Performance management processes are known for being a pain for all participants. How to remove negativity from them and increase their efficiency?
Whether you’re billing by hour or by project, it’s essential to understand the structure of your team’s working hours in revenue terms. This is not only required when you’re actively working on optimization of your business processes: collecting and analyzing this data on a regular basis helps reveal and eliminate possible process flaws as early as possible.
In the fields where clients are billed on hourly basis, such as law, consultancy, or advertising, understanding how efficiently the team is using their work time has direct effect on the company’s revenue. Incorporating collection and analysis of this data in the work process often turns out to be vital for service companies.
Even where billing process is not centered around spent time, analyzing the efficiency of billable time usage helps a lot with achieving better profitability. It’s not uncommon that basic work gets done, but the team could obviously get more value of its time and efforts. Knowing what work does produce value (monetary or otherwise) and what doesn’t, allows managers and business owners to reconfigure work processes to be more efficient.
The easiest way to obtain profitability data is to measure time spent on work and categorize it depending on how it is used for billing. This way, managers can analyze how profitable their teams’ projects are and see what can be done to improve the time-revenue proportion.
Let’s take a look at work time structure and see what portions of it should be taken into account when analyzing its efficiency.
Billable time is the part of work time that brings revenue to the company. It is allocated to specific projects and customers and (usually) divided by tasks performed within a project. This part of work time is usually logged for billing purposes, but it’s also worth using it for work efficiency and profitability analysis.
For analyzing how efficiently billable hours are used, it’s important to record all time you spend on the project. It’s not uncommon for employees to omit time spent on sorting their inbox, doing research etc., but this leads to inaccurate data on efficiency and profitability of project works.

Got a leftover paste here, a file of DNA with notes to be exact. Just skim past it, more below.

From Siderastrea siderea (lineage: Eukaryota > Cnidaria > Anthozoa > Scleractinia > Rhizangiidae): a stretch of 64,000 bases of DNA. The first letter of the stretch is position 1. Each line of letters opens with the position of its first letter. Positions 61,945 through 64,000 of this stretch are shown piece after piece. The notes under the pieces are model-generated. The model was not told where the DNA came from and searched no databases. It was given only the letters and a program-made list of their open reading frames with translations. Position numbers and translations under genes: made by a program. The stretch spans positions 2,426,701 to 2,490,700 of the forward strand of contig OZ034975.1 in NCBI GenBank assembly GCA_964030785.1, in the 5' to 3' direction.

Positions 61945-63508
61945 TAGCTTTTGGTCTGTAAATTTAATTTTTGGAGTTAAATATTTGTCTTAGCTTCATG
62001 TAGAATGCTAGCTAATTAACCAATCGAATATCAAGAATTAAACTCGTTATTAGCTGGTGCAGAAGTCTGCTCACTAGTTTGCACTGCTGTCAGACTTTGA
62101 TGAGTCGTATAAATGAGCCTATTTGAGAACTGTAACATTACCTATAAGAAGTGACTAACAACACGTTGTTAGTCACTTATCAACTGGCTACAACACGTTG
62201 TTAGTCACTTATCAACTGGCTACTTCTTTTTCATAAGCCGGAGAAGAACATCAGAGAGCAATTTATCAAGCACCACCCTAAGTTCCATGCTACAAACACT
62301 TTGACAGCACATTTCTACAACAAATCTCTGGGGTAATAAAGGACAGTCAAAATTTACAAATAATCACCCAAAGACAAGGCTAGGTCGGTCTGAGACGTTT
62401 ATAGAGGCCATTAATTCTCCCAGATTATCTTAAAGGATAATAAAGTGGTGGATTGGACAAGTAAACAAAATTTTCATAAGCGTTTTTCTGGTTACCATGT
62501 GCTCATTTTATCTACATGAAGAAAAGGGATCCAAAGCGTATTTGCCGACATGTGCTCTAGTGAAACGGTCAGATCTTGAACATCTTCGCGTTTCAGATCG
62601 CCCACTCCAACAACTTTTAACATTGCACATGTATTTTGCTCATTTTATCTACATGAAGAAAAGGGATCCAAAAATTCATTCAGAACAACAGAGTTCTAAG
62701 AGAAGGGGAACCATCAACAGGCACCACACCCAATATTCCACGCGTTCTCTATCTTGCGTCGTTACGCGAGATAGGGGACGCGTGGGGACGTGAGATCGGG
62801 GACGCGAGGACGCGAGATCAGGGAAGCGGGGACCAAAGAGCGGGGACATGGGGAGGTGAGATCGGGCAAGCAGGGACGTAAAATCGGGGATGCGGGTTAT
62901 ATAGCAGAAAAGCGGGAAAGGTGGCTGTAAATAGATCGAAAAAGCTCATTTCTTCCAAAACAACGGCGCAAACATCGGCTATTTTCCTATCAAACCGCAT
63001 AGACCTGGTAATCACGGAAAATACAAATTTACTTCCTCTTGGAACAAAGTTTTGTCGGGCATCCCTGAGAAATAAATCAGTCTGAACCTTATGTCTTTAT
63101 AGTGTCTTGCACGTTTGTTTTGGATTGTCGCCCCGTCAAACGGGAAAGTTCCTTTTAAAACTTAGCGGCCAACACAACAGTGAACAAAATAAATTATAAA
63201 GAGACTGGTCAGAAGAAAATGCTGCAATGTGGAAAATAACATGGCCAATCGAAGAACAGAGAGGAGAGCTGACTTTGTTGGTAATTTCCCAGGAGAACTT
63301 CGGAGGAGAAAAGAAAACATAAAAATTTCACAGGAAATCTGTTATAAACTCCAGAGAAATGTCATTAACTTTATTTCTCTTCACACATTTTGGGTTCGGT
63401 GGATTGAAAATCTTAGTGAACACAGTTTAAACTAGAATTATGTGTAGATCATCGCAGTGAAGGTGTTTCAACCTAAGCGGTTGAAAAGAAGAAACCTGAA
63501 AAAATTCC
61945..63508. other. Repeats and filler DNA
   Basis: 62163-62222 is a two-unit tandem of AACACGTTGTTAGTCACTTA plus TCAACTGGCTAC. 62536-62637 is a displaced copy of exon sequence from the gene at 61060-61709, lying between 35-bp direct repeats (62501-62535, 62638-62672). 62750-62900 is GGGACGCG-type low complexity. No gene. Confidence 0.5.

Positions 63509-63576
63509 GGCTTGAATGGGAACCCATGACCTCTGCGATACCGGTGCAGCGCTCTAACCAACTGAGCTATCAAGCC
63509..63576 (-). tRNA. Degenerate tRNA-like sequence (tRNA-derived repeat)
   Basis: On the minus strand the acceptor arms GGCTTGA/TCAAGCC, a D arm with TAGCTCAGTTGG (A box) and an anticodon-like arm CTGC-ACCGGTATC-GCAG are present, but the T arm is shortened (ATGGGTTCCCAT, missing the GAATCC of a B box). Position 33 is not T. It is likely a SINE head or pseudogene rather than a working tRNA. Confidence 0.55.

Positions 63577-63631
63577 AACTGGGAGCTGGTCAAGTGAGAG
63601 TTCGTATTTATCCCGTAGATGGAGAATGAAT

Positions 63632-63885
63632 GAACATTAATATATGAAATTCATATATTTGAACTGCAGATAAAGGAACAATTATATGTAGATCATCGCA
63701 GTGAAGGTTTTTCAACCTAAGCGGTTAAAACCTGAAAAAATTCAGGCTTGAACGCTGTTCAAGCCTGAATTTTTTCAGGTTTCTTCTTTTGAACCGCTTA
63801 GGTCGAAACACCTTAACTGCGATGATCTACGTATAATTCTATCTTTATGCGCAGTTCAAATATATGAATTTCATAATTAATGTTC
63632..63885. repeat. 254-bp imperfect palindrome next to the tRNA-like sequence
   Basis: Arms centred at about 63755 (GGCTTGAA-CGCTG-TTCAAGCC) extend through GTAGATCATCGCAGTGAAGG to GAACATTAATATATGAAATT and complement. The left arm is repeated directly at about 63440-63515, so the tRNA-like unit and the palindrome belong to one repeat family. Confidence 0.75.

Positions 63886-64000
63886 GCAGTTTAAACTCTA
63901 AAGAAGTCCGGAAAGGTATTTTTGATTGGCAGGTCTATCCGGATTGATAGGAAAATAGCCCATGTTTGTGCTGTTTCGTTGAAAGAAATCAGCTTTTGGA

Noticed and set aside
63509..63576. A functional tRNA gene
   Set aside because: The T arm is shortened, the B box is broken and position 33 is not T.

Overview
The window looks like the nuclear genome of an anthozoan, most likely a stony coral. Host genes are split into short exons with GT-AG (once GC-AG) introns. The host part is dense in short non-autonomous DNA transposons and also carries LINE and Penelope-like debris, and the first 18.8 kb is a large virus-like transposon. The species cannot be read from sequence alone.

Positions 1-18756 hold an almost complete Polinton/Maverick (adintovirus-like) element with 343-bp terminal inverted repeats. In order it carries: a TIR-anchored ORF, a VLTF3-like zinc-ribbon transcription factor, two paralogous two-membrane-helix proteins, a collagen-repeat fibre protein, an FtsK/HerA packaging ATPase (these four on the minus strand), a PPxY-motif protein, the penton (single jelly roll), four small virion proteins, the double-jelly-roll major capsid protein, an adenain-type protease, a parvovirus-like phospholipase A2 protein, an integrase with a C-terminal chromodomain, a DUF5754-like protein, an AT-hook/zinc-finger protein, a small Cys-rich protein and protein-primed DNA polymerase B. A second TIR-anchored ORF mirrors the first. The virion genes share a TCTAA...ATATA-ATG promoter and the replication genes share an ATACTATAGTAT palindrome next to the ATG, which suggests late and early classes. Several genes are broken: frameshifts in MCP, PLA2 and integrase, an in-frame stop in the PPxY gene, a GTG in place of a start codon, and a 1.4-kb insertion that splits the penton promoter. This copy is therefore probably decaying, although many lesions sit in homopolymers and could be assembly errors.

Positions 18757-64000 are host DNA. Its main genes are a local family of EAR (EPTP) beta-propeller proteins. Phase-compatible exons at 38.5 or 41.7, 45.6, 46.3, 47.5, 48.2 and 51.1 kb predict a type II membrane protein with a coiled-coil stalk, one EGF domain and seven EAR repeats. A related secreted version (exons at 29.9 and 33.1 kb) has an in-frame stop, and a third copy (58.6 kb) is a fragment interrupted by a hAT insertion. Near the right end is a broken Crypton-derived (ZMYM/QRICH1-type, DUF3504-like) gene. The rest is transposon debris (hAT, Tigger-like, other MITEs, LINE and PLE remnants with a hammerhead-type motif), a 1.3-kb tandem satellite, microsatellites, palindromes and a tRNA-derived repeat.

Non-billable time usually includes administrative and organizational works. This time is not associated with work for a client or specific assignments within a project, but it is necessary for running general processes, maintaining records in order, etc. So it’s not something that brings revenue to the company: rather, it is a significant part of operational costs. That’s why, keeping records of non-billable time is essential for understanding the resulting profit.
The term “unassigned time” is used for work hours that are neither billable nor non-billable. For example, it applies to the cases when an employee is waiting for a task to be assigned to them. They don’t bring direct profit or any benefit to the company, but still need to be reported, because they help reveal organizational flaws and find out where and how processes can be improved.
Understanding the actual proportion between billable hours and non-billable parts of work time is a must. This proportion is called utilization rate and is used for revenue analysis. Calculating it and comparing its values for different periods is the most common method for increasing company’s profit related to billable working hours.
Best practices for achieving accuracy of work time data
Ensuring accuracy of collected data is crucial for getting the actual picture of how efficiently billable time is used. There are various practices that help achieve more accurate timekeeping data. They are simple enough, but require consistency, so implementing them in your daily routine and sticking to them is the key idea.
- Log time every day
The sooner you log your time, the more accurate it is. So develop the habit of logging time at the end of each day, and help your team members develop it. You can implement this as a mandatory step of your work routine, or use it as a ritual at the end of the workday. The idea is to record time as soon as possible, before the actual figures get forgotten.
- Review missing time regularly
Even if the majority of your team members are logging their time regularly, most likely there are those who tend to forget about doing timesheets on time. To prevent it, review timesheets weekly or bi-weekly, and remind the employees to submit them. If your timekeeping tool allows to set up automatic reminders on unsubmitted time, you can save your time at this step.
- Lock timesheets on a regular basis
Locking timesheets not only prevents employees from making changes to already submitted time – it also works as a motivator to do timesheets sooner. Lock your team’s time weekly, monthly, etc., depending on your billing intervals, and inform your team members on the deadlines. Once the time is locked, use the data for billing, reporting, and analytics.
Ensuring effective usage of billable time is not possible without keeping track of where the work time goes. Collect timekeeping data, run reports on efficiency and profitability, and analyze the dynamics to get the full picture. On the basis of the dynamics data, it’s easier to forecast profitability figures and take the right steps to increase work efficiency.